I’m not usually one to jump on the bandwagon as far as social media awareness campaigns are concerned. All those posts on Facebook or Twitter asking me to update my profile picture to show solidarity with a cause, or share or retweet something to raise awareness – usually I just roll my eyes and keep on scrolling.
Because firstly, I hate being told what to like, share or retweet – the whole point of social media is for everybody to share what matters to them, not what somebody else decides should matter. And I really hate the underlying implication of so many of these campaigns – that if you don’t update your profile picture, or you don’t share or retweet, then you’re a cruel, selfish individual who clearly doesn’t care about the issue at hand.
And secondly, what’s the point? 2 million people updating their Facebook profile picture to show solidarity with the latest city affected by a terrorist attack, or to raise awareness for breast cancer, at the end of the day makes absolutely no difference to the underlying causes.
So why, then, did I find myself compelled to add my own “Me Too” post to the hundreds of thousands already on Twitter and Facebook?
For those unaware of what “Me Too” refers to – it is a response to the actress Alyssa Milano’s suggestion, that if every woman who has found herself subjected to sexual harassment or sexual assault were to post “Me Too” it would give a sense of the scale of the problem. And while Milano’s post was prompted by the recent Harvey Weinstein scandal, the women posting “Me too” in response are not talking just about Weinstein-style abuses of power – they are talking about the wider issue of sexual assault and harassment, in an attempt to highlight just how many women have experienced such issues in their lifetime.
For two short words, they proved surprisingly difficult to post. I typed the words into Facebook, hovered over the “Post” button, then deleted them. Then I typed them again, deleted them again, closed down Facebook. Reopened Facebook, typed the words again, deleted them again. Stared long and hard at my post settings, which are currently set to “Public”. If I’m going to post these two words, add my voice to this campaign, do I really want this post to be public? Maybe I should change it to Friends only? But surely the whole point of the campaign is that it’s meant to be public?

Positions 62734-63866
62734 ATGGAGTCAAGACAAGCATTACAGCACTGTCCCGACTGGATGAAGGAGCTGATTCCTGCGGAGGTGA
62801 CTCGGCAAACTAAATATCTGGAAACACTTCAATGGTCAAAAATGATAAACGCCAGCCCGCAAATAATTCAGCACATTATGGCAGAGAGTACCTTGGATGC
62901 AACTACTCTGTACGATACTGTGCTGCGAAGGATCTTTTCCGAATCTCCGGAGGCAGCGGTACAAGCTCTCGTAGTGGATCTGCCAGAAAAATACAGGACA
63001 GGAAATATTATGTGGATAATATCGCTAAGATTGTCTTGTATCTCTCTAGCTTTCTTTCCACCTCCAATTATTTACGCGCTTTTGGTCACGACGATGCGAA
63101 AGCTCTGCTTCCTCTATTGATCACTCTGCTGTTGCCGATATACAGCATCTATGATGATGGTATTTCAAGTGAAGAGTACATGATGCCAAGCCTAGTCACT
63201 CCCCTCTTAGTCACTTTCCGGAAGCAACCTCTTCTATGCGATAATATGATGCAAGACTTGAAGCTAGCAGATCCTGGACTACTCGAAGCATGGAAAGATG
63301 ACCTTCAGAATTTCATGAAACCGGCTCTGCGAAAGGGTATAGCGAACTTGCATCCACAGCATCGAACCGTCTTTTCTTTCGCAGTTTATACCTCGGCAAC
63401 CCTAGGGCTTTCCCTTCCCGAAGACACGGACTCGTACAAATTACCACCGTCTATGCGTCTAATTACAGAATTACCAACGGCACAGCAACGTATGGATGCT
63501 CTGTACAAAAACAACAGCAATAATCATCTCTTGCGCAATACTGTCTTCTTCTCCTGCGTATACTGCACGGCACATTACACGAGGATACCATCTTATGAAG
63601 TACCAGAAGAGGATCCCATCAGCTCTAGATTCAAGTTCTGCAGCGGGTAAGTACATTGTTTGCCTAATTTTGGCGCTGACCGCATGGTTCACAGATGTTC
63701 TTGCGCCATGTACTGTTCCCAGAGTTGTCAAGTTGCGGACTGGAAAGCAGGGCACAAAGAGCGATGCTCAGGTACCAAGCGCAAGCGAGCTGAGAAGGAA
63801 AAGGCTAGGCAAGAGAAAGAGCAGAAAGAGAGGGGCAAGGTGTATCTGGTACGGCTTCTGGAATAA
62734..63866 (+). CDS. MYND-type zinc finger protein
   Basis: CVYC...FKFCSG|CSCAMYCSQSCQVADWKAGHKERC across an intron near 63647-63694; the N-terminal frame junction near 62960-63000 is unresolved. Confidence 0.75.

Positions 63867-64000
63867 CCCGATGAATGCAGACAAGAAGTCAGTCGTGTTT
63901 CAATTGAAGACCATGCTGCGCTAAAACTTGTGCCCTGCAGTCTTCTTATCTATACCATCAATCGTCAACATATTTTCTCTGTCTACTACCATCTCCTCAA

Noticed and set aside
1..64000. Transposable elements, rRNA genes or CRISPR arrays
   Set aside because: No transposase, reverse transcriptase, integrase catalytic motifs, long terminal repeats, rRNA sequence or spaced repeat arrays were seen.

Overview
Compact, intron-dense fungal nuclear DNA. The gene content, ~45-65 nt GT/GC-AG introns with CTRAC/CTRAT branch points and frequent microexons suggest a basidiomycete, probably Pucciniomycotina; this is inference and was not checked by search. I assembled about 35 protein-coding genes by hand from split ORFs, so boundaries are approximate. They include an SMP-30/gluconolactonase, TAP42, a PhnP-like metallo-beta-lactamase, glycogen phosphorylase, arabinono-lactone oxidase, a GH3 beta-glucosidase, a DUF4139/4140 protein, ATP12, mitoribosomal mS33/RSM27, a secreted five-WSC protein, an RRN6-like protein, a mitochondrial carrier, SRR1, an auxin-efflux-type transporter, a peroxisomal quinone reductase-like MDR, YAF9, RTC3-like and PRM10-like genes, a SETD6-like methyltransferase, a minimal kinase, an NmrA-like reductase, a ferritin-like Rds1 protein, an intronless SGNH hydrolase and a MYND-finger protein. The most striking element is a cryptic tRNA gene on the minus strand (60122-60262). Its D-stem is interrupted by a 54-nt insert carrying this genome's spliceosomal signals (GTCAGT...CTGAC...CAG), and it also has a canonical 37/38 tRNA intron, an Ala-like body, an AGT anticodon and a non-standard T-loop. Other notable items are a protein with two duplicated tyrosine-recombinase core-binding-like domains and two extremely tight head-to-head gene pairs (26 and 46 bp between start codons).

Besides, when I say “Me too” what am I saying? I’m not known for cryptic posts – I tend to make my thoughts and feelings as clear as can be – so how will my friends interpret those two little words? Will they think I’m saying I’ve been raped? (I’m not). Or will they think I’m complaining about having been cat-called in the street, or about a bloke being a bit too gropey on the dancefloor? Well yes, of course those things have happened to me but no, I personally wouldn’t class those as abusive (though I accept some women would, and some of those posting “Me Too” are referring to that sort of behaviour).
What I am talking about, is having my repeated “No” fall on deaf ears. About an encounter that I definitely did not want, and made it clear I did not want, but ended up allowing through fear that to resist further would result in him becoming angry and hurting me. A friend that I mentioned it to afterwards told me it was rape. I couldn’t allow myself to think of it that way. I still don’t. I have always seen rape as an act of violence – this was not that. And of course I blamed myself. Had I somehow led him on? Was it my fault for inviting him in? For not resisting more forcefully?
No – this was not rape. There was absolutely no way I would ever report it. Far easier to just chalk it up as a bad experience and move on.
But that wasn’t the only incident I was thinking of when I wrote “Me too”. It was certainly the worst, and thankfully the only one of its kind, but there was also a time many years ago, when I was waitressing, and a drunk customer put his hand up the back of my skirt as I stood at the table behind him attempting to take their order. I told my manager, who went straight over to the guy and told him that if he ever did something like that again he would call the police. One of the waiters was told to take over serving both tables and nothing further was said about it. To be honest, at the time I was more shocked than offended – it was just such a brazen thing to do. But I never wore that skirt to work again. Not that it was particularly short – the hemline was just above my knee – but its loose shape had made it very easy for him to stick his hand up the back.